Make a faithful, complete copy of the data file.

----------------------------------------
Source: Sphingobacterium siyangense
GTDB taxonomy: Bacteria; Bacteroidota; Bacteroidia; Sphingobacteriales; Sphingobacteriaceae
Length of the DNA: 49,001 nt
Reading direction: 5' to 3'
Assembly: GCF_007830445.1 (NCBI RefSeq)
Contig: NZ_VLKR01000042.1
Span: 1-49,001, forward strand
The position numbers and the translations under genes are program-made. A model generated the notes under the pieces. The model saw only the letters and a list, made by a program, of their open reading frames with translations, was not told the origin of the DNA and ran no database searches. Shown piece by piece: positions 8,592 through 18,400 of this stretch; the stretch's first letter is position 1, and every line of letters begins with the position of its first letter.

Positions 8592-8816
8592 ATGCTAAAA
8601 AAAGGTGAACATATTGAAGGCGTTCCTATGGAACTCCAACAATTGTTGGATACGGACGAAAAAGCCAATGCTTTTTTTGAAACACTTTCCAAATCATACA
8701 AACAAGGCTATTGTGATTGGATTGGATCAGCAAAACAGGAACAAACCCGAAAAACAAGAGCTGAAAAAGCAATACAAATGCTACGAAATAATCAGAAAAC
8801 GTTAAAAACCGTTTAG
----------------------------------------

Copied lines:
Source: Sphingobacterium siyangense
GTDB taxonomy: Bacteria; Bacteroidota; Bacteroidia; Sphingobacteriales; Sphingobacteriaceae
Length of the DNA: 49,001 nt
Reading direction: 5' to 3'
Assembly: GCF_007830445.1 (NCBI RefSeq)
Contig: NZ_VLKR01000042.1
Span: 1-49,001, forward strand
The position numbers and the translations under genes are program-made. A model generated the notes under the pieces. The model saw only the letters and a list, made by a program, of their open reading frames with translations, was not told the origin of the DNA and ran no database searches. Shown piece by piece: positions 8,592 through 18,400 of this stretch; the stretch's first letter is position 1, and every line of letters begins with the position of its first letter.

Positions 8592-8816
8592 ATGCTAAAA
8601 AAAGGTGAACATATTGAAGGCGTTCCTATGGAACTCCAACAATTGTTGGATACGGACGAAAAAGCCAATGCTTTTTTTGAAACACTTTCCAAATCATACA
8701 AACAAGGCTATTGTGATTGGATTGGATCAGCAAAACAGGAACAAACCCGAAAAACAAGAGCTGAAAAAGCAATACAAATGCTACGAAATAATCAGAAAAC
8801 GTTAAAAACCGTTTAG